Upon seeing her ‘cousin’s ghost’ we get an insight into the manifestations of Juliet’s mind (4.3.54).

She describes Tybalt as’bloody … yet but green in earth’, the colour symbolism and the juxtaposingterm connotes the strong contrast between sanguinary, and death against rebirthand growth (4.3.41).

Showing her guilt that the death of one man she loved wascaused by the one she is hoping to start life with. The main concept ofJuliet’s fears are that of waking too early, stuck in a sealed vault with thedead before Romeo comes to rescue her, which we know to be ironic as she wakestoo late. The use of anthropomorphism gives power to the ‘vault’ as it iscompared to that of a living entity that can consume her, as she states ‘ShallI not then be stifled in the vault/ To whose foul mouth no healthsome airbreathes in’, while the antithesis of ‘foul’ and ‘healthsome’ heighten theconflict in Juliet’s mind (4.3.32-33). The definition can be further analysed,as the ambiguous metaphor can be argued as a representation of patriarchaloppression.

The ‘vault’ signifies male authority, and to be ‘stifled’ by itilluminates Juliet’s conflicting position (4.3.32-33).

Shakespeare illustrates sociolinguisticsconsistently throughout the play. Juliet’s soliloquy is formed using blankverse, lines of unrhymed iambic pentameter. The use of rhythm and metaphorical imageryreflect Juliet’s high social status, and her level of education. This level ofsuperiority is compounded when compared to the contrasting use of unembellishedprose we see in the servants’ speech. The excessive use of punctuation capturesthe anxiety that runs through the text, while the dismissal of rhyme gives themoment dignity and seriousness. The scene ends with the stage direction ‘shefalls upon her bed within the curtains’; on stage this would have produced adramatic ending to a dramatic scene (4.3.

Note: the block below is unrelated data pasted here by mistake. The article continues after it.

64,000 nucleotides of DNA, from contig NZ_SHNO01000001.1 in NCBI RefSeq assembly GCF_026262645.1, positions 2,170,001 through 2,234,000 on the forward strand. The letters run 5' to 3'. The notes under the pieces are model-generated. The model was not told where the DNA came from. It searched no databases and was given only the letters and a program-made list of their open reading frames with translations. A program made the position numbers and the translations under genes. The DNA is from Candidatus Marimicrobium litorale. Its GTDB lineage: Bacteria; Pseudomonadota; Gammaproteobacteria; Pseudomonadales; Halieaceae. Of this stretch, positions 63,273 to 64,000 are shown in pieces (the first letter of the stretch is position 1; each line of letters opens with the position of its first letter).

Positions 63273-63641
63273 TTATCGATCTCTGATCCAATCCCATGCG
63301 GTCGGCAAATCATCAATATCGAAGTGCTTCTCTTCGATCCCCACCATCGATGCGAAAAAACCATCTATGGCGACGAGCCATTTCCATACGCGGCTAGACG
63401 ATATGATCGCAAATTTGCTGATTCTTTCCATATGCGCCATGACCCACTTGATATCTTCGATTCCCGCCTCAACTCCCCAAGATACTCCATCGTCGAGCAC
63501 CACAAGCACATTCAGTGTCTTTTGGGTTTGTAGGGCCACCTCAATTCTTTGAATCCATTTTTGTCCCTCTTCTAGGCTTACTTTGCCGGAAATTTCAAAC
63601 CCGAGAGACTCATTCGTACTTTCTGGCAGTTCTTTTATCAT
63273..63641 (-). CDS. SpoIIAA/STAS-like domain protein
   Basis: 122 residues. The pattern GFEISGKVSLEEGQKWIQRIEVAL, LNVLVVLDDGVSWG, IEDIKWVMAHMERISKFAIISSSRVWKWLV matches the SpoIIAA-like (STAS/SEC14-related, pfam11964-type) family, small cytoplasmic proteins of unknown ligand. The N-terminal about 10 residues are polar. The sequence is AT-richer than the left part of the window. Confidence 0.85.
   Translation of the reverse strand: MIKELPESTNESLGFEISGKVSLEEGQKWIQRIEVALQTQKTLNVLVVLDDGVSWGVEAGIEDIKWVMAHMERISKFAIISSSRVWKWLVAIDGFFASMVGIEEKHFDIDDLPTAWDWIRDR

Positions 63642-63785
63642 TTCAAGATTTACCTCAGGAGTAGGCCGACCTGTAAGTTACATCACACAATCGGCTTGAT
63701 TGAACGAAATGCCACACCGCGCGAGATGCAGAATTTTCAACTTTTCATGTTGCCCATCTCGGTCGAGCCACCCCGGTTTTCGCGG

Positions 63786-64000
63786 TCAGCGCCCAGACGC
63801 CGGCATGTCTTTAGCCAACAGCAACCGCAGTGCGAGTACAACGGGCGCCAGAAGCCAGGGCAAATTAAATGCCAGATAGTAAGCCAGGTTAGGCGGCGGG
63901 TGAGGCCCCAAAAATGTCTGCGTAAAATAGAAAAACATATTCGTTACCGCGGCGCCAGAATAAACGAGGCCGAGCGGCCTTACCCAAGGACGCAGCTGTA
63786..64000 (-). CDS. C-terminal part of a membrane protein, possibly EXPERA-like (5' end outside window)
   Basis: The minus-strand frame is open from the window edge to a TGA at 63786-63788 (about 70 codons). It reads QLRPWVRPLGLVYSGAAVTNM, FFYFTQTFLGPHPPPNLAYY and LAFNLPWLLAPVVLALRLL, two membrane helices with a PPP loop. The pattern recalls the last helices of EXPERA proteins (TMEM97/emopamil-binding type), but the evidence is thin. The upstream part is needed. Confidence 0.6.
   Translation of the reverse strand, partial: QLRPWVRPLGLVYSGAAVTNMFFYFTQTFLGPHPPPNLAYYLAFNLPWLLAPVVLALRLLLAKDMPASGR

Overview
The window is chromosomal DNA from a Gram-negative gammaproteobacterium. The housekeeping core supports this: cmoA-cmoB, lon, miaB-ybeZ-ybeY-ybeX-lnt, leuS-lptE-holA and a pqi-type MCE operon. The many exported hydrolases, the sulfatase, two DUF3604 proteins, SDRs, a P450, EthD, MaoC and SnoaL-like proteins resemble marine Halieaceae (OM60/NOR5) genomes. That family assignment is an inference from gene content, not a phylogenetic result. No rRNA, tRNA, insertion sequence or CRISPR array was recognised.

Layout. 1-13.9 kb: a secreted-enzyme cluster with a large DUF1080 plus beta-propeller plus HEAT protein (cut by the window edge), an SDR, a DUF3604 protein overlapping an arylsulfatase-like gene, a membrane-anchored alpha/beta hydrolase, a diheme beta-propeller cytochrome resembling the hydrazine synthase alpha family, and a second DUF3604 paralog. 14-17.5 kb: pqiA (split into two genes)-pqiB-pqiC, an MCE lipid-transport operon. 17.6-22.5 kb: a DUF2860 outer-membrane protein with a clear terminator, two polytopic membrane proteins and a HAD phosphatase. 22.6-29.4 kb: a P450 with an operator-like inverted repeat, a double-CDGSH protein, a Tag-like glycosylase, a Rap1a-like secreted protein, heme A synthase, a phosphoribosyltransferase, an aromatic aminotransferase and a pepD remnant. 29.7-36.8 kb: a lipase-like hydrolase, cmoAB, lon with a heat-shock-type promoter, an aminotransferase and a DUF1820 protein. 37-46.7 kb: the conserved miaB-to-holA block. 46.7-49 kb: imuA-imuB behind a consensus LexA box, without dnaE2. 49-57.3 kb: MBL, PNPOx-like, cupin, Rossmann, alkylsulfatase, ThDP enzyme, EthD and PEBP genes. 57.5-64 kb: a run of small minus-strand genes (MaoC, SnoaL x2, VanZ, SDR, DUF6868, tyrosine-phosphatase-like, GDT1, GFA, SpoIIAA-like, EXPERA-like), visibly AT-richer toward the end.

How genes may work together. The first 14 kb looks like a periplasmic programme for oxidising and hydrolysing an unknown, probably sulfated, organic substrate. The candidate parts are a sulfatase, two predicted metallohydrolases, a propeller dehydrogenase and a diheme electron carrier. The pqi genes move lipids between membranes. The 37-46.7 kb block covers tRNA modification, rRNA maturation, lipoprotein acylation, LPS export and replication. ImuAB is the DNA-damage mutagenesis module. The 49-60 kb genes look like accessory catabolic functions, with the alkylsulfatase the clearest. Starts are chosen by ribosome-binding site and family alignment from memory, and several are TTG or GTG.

58). It would provide the audience with’a visual foreshadowing that would result if the tomb were located in the spaceoccupied by the bed’ (Levenson, 2008: 316).  Part Three (AC 1.1, 3.

1): Themes, Socio-Cultural/Historical Aspects and Setting/ ContextThe major theme that impacts on thetragic fate of Romeo and Juliet is that of conflict, as ‘the love that Julietshares with Romeo is a threat to the patriarchal system of family and state’ (Levenson,2008: 40). During Elizabethan times the hierarchy of men was a social norm andCapulet is the microcosm of masculine power at the head of the family. Whenthis is challenged we are presented with his brutality, through degradinglanguage and threats to dismiss Juliet from the family entirely. He remarks ‘Hangthee, young baggage, disobedient wretch!’ the repetition of ‘baggage’ withinthe scene amplify the ownership Capulet feels he has over his daughter, as hecompares her to an inanimate object with connotations of being a burden (3.5.

159).Within this act there is no understanding in the alternating sides of dialogue,Capulet dominates the discussion, and there is ‘a silent chasm bespeakingabsolute discommunication’ (Palfrey, 2011: 136). Juliet’s position would not beso desperate without patriarchal influence, which lies in the ‘notions ofwoman’s inferior place’ (Keeble, 2004: 116). This is compounded by the use andrepetition of phallic imagery. Juliet refers to ‘a fearful point’ and the’dagger’, to place ‘fearful’ in direct correlation to the phallic imagery thepower of patriarchy is reinforced (4.3.

22-31). The torment surrounding Juliet’sdecision to question her initial female role, one that is simply expected fromsocial conditioning, again, ignites the reader with her fear of doing so. Thepatriarchal conventions, however, are reinstated as ‘Juliet’s insubordinationis punished … Juliet does not get away with her rebellion’ (Keeble, 2004:116).Prince Escalus represents theauthority and power Verona has over its people.

He attempts to enforce the principlesof regulation and law, which society dictates will naturally evolve and changeover time, to control the feuding houses that live by traditional values. Inthe sixteenth century violence was a common feature of life, ‘civil disordererupted in town and countryside until the turn of the century’ and when QueenElizabeth enforced policies to reduce this, the result was not entirelyeffective as ‘street outbreaks persisted and the number of recorded duels …jumped’ (Palfrey, 2011: 35). Shakespeare’s characterisation of the Prince as anineffective enforcer of the law, coupled with public duelling, almost directlyreflects the political standing during Elizabethan time and society’s rebellionagainst it.